This is why I quit the service industry. Too much stress.

  • Akuin

    Make sure you know where you are. There are some places (California it’s Base pay + tips so no worries there.) that subtract money from their paycheck for the tips they make so some waiters/waitresses depending on the state are paid in tips alone. At least that’s what I’ve read on job sites and stuff. Like I said I live in California it’s on the books you get minimum wage + tips.

  • RJ

    Point #1, tipping is mandatory if they add it to your bill here in Virginia, if the service was really bad and you object to paying it, have the manager take it off the bill, just leaving without paying it might get you in hot water here.

  • http://pulse.yahoo.com/_R6ODYVHCB23JAQC33NPS5RLUN4 Kifre

    Yeah, that tip jar at Starbucks is not ‘cheeky’ at all. It would be one thing if everything were prepackaged and no service were actually being provided, but the staff actually prepare and deliver food and drink.

    You might also point out that frequently servers are required to ‘tip-out’ bar staff, bus-boys, etc. or share out their tips evenly. So the size/impact of the tip goes beyond the individual server.

  • RJ

    Point #1.. here in Virginia, you are required to pay your entire bill, including tip if an actual amount is added to the bill. If you think the service was bad enough to warrant less than what they added to the bill, have the manager take if off first, you could get into trouble if you leave without paying the entire bill.

  • http://profiles.google.com/brainlock72 Brain Lock

    “Fifteen to 25 percent is normal.”

    WHAT?? LOL
    I’ve always heard 10-15%, for good service. But you can go ahead and pay more than that, Ms. Rockefeller-Trump.

    and yes, I have worked as a server before, including getting stiffed as well as getting a nice tip around 10%, the same as my co-workers. I’m just glad they didn’t have a “tip kitty” which was pooled and split evenly at the end of the night. Bad enough we were forced to get HALF minimum wage at $2.12/hour, as the tips were understood to make up the other half, which more often than not, they barely did. Barely.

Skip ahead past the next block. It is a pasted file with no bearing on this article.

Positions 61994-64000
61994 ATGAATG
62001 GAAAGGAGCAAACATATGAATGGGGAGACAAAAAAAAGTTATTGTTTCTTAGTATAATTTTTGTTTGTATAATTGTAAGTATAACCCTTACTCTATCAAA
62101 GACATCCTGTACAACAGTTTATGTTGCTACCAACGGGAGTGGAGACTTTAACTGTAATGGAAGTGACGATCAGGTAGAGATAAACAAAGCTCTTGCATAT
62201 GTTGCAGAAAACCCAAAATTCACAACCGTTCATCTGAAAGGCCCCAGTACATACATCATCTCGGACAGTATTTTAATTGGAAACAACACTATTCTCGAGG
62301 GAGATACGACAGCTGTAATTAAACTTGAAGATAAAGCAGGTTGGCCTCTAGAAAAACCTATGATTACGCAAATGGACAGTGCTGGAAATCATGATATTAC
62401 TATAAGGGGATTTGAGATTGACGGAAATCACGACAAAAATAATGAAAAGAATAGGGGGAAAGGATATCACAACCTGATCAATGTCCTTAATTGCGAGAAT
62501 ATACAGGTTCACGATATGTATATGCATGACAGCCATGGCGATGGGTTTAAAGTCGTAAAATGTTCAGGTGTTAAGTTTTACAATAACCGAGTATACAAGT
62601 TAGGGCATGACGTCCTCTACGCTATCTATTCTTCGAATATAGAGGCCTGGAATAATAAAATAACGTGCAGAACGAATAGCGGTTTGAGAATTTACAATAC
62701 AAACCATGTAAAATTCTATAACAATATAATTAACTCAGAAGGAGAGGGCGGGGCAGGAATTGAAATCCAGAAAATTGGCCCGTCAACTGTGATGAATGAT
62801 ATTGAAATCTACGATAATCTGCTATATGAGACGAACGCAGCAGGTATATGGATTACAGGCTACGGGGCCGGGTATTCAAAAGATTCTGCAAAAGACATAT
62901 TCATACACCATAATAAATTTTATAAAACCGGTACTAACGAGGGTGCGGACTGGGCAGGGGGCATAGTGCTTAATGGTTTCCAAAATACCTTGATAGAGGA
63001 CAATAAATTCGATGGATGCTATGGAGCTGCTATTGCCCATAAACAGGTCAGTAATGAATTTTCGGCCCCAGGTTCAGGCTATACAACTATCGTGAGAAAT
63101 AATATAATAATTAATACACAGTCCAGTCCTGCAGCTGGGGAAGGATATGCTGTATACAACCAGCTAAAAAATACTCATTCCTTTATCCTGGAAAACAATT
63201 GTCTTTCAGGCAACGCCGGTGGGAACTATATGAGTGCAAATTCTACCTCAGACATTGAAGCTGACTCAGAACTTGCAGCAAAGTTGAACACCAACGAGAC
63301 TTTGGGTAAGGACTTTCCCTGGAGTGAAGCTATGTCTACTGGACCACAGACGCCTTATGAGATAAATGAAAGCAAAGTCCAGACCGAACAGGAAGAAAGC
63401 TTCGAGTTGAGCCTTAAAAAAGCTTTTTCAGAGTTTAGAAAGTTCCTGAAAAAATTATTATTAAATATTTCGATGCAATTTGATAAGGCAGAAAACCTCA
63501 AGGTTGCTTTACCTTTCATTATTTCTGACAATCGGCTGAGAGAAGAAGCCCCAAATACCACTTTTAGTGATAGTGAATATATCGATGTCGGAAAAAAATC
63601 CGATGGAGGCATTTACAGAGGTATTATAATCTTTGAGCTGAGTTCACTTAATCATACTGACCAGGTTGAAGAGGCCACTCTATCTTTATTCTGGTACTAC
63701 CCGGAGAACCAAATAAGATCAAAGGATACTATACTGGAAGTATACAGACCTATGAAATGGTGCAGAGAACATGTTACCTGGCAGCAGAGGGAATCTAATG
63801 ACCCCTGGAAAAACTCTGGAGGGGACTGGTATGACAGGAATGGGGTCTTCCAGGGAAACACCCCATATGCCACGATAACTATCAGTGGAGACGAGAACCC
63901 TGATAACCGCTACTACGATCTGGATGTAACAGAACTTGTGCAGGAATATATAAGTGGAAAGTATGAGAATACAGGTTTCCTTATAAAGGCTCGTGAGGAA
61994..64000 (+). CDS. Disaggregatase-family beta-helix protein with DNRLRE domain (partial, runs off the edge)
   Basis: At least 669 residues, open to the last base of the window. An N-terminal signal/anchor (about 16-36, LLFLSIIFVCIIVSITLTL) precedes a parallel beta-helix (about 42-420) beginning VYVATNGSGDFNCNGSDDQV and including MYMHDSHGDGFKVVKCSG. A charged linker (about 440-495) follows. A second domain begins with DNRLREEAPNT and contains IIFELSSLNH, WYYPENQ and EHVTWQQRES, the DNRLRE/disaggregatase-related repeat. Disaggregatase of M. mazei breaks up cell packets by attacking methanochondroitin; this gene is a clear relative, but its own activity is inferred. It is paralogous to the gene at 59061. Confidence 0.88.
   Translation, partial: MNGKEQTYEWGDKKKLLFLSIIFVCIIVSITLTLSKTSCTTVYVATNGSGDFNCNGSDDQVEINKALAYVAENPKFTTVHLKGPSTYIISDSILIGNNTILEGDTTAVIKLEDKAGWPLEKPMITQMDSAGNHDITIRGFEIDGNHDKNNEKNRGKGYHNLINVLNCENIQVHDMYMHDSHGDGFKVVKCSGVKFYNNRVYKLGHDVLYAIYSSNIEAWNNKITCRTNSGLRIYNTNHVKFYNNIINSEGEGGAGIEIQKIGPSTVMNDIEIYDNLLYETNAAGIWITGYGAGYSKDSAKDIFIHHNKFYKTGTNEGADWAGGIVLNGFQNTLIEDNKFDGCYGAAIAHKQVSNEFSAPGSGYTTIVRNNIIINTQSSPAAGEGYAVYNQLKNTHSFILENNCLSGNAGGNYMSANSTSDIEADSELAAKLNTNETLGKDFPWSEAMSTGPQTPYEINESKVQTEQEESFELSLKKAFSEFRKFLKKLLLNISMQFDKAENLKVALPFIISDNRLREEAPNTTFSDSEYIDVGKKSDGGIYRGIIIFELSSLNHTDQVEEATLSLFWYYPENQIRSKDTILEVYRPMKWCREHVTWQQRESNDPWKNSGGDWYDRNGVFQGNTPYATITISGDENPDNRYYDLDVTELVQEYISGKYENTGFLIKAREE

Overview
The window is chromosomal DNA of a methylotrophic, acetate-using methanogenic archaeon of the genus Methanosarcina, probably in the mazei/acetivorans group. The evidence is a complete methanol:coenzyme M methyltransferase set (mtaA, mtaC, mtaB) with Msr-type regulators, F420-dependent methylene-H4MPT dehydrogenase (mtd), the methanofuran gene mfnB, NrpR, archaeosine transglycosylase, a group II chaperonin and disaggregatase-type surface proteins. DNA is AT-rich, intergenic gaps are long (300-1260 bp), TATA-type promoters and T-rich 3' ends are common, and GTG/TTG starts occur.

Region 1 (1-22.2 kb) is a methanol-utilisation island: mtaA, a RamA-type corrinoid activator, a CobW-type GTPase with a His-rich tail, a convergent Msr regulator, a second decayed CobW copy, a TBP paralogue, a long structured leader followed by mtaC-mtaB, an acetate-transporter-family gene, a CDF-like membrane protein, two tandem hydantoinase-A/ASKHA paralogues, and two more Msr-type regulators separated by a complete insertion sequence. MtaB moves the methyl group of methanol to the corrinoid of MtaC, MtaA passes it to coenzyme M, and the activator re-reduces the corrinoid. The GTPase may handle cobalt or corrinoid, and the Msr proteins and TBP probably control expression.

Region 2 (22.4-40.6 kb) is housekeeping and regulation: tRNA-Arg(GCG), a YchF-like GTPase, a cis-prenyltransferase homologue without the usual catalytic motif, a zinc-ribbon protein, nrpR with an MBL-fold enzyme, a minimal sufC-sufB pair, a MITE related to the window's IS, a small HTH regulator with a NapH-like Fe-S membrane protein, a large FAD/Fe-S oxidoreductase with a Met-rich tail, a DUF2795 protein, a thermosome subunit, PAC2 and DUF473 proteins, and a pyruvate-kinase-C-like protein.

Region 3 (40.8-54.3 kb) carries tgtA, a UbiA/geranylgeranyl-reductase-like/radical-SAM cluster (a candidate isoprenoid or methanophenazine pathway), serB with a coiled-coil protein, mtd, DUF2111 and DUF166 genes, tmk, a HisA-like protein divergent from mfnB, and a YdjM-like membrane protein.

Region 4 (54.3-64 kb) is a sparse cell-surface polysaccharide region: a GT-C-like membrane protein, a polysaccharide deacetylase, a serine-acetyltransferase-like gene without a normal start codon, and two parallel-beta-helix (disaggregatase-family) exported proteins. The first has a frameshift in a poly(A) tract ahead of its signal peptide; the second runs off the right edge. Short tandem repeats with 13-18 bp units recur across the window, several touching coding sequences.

Then again, I always found it ironic that TIPS = To Insure Prompt Service, yet it’s always paid *after* the meal!

    • Val

      I NEVER give a server less than 20% unless you cause me not to enjoy my meal. 10% is my way of telling you that your services was sub par, and you’re manager is getting informed. I have left 25-30% on smaller bills for awesome service. I am not rich by any means, and do not eat out frequently, but you deserve the money for the service you give. I have actually left a larger tip for a server that got under tipped by their previous inhabitants.

    • K_L_Carten

      Leaving 10% was fine for the 70′s but that is pretty cheap for today. I tip at least 20% if its a good server. If I get really bad service I leave 10% unless I get a very rude server, which has happened a few times, I might not leave anything if the bill is a couple bucks. I know if the service is bad and it’s the first time I have been there, it will be my last I won’t be back.